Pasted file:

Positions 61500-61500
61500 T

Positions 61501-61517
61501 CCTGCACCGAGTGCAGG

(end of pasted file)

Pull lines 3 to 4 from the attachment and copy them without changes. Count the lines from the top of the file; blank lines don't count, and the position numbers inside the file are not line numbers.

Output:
Positions 61501-61517
61501 CCTGCACCGAGTGCAGG